Racing Translingualism in Composition
276 pages, 6 x 9
Release Date:15 Sep 2022

Racing Translingualism in Composition

Toward a Race-Conscious Translingualism

Edited by Tom Do and Karen Rowan
Utah State University Press
Racing Translingualism provides both theoretical and pedagogical reconsiderations of the translingual approach to language diversity by addressing the intersections of race and translingualism.
This collection extends the disciplinary conversations about translingualism by foregrounding the role race and racism play in the construction and maintenance of language differences. In doing so, the contributors examine the co-naturalization of race and language in order to theorize a race-conscious translingual praxis. The book begins by offering generative critiques of translingualism, centering on the ways in which the approach’s democratic orientation to language avoids issues of race, language, and power and appeals to colorblind racist tropes of equal opportunity. Following these critiques, contributors demonstrate the important intersections of race and translingualism by drawing upon voices typically marginalized by monolingual language ideologies and pedagogies. Finally, Racing Translingualism concludes by attending to the pedagogical implications of a race-conscious translingual praxis in writing and literacy education.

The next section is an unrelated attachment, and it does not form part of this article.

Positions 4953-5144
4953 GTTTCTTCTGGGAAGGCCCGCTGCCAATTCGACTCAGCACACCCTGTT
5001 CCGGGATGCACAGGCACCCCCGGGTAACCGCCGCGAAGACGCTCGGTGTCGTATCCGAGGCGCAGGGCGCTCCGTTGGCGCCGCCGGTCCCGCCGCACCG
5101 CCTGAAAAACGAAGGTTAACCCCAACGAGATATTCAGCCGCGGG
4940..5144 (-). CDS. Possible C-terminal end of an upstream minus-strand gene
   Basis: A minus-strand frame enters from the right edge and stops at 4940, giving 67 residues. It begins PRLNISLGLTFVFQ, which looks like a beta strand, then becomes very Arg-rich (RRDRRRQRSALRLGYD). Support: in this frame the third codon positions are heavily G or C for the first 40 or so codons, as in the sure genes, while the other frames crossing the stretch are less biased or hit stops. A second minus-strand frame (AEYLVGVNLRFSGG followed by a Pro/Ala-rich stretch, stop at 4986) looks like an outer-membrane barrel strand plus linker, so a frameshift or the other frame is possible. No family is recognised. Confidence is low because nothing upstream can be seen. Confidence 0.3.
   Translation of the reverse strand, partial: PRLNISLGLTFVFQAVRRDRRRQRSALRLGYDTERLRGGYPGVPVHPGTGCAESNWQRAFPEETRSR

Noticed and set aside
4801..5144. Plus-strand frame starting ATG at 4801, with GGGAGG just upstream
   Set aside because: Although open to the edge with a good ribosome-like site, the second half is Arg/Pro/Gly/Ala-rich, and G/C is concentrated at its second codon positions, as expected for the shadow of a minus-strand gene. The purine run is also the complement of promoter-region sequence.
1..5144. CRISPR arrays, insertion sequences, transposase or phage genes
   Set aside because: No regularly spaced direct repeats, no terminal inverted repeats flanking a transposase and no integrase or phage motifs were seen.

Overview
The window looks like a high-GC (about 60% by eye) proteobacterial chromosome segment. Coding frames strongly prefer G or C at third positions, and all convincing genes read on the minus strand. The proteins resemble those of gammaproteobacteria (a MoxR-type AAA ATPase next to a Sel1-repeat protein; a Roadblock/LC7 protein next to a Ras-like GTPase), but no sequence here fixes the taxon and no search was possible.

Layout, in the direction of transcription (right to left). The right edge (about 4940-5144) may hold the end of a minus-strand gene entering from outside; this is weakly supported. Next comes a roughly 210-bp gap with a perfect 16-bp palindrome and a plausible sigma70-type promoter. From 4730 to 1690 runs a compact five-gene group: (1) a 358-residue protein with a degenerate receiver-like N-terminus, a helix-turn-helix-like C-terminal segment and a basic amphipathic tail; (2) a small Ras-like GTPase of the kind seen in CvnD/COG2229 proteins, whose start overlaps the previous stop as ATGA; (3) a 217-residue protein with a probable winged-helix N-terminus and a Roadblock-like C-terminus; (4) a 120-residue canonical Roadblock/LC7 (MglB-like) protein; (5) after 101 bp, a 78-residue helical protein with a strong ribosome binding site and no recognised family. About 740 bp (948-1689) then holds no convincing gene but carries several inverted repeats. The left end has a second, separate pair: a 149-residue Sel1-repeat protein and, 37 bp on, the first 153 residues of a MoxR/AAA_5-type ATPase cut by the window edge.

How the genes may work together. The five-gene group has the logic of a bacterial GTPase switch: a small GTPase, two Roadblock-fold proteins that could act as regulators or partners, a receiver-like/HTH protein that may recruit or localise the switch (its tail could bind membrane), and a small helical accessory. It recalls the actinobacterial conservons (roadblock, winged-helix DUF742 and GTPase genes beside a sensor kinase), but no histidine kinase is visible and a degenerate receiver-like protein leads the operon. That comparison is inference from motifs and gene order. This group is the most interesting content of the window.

Making the case for race-conscious, rather than colorblind, theories and pedagogies, Racing Translingualism offers a unique take on how translingualism is theorized and practiced and moves the field forward through its direct consideration of the links between language, race, and racism.
Contributors: Lindsey Albracht, Steven Alvarez, Bethany Davila, Tom Do, Jaclyn Hilberg, Bruce Horner, Aja Martinez, Esther Milu, Stephanie Mosher, Yasmine Romero, Karen Rowan, Rachael Shapiro, Shawanda Stewart, Brian Stone, Victor Villanueva, Missy Watson
‘An essential, must-read for all composition teachers and scholars interested in nuanced theorizations of both language and race and their interconnectedness. The field needs an illuminating collection like this that pushes our individual and collective thinking forward.’
—Nancy Bou Ayash, University of Washington

‘Rigorous and careful theoretical, methodological, and pedagogical work. . . . This argument is an important and timely one, and it resonates with similar calls from increasingly prominent platforms in the field.’
—Ann Shivers-McNair, University of Arizona
Tom Do is visiting associate professor in the Department of Public and Applied Humanities at the University of Arizona. His teaching and research explore the intersections of race, language, and heritage language speakers.

Karen Rowan is professor of English at California State University, San Bernardino. Her teaching and research attend to the intersections of writing and literacy, pedagogy, antiracism, and language. She is coeditor ofWriting Centers and the New Racism, winner of the 2012 IWCA Outstanding Book Award.
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